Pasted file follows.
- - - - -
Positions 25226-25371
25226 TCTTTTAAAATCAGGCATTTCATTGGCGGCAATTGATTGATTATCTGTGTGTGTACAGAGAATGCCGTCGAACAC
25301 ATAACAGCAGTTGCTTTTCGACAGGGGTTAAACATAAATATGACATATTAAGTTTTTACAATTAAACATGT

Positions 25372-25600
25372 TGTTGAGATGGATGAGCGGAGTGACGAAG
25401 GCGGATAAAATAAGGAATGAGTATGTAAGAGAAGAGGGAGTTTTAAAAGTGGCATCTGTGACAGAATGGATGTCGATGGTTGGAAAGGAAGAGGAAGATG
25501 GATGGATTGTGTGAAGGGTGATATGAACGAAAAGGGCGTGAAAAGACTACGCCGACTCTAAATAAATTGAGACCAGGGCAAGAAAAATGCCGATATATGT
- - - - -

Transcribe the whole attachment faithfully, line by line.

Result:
Positions 25226-25371
25226 TCTTTTAAAATCAGGCATTTCATTGGCGGCAATTGATTGATTATCTGTGTGTGTACAGAGAATGCCGTCGAACAC
25301 ATAACAGCAGTTGCTTTTCGACAGGGGTTAAACATAAATATGACATATTAAGTTTTTACAATTAAACATGT

Positions 25372-25600
25372 TGTTGAGATGGATGAGCGGAGTGACGAAG
25401 GCGGATAAAATAAGGAATGAGTATGTAAGAGAAGAGGGAGTTTTAAAAGTGGCATCTGTGACAGAATGGATGTCGATGGTTGGAAAGGAAGAGGAAGATG
25501 GATGGATTGTGTGAAGGGTGATATGAACGAAAAGGGCGTGAAAAGACTACGCCGACTCTAAATAAATTGAGACCAGGGCAAGAAAAATGCCGATATATGT